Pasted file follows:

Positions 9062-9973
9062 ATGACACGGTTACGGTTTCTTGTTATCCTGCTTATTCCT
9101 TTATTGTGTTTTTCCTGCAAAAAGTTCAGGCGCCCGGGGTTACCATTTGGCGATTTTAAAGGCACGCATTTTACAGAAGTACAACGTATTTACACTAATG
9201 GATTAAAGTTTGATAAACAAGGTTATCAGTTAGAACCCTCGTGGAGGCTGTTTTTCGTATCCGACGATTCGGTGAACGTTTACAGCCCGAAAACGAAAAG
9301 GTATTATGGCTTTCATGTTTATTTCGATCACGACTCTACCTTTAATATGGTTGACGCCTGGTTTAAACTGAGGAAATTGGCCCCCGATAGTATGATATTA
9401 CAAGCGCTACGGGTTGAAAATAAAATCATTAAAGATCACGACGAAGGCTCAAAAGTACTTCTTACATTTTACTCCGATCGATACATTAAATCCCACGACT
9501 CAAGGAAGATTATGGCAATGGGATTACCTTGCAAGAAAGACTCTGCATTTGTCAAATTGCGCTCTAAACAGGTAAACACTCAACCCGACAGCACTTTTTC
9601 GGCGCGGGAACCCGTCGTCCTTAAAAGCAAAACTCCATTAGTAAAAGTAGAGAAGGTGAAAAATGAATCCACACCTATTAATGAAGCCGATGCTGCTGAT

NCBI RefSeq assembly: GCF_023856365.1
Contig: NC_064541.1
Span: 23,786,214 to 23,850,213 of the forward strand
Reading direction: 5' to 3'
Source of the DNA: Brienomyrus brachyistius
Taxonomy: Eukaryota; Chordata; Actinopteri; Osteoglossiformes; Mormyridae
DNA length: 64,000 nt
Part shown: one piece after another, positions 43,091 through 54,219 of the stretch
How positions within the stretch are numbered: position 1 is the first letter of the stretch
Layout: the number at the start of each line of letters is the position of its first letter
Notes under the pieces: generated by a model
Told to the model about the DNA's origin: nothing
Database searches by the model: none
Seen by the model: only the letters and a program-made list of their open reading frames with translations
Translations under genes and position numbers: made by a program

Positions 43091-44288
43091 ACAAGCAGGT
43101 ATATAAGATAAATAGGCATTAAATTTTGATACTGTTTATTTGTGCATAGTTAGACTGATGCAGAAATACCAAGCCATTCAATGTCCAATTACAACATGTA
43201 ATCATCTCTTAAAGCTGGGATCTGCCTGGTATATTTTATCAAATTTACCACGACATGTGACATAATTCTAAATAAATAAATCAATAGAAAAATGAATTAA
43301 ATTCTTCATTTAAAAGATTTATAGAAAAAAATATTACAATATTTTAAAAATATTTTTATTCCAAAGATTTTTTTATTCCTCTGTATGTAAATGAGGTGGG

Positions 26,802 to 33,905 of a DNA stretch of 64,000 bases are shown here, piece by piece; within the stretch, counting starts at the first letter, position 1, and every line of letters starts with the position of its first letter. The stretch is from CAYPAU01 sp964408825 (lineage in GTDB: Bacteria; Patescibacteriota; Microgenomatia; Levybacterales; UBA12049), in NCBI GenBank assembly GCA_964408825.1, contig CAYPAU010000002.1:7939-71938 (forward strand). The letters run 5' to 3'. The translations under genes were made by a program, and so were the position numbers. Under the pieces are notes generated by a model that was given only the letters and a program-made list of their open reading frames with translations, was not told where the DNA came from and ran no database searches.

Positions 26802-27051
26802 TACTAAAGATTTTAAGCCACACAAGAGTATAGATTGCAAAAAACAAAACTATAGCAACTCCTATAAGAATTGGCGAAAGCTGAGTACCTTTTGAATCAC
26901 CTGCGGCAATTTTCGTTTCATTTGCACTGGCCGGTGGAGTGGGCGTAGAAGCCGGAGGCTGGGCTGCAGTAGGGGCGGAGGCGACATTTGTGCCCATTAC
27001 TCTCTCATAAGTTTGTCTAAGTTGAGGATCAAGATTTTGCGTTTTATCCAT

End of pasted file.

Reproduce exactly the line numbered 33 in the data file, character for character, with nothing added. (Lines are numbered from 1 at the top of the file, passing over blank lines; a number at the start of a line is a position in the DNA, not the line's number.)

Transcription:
27001 TCTCTCATAAGTTTGTCTAAGTTGAGGATCAAGATTTTGCGTTTTATCCAT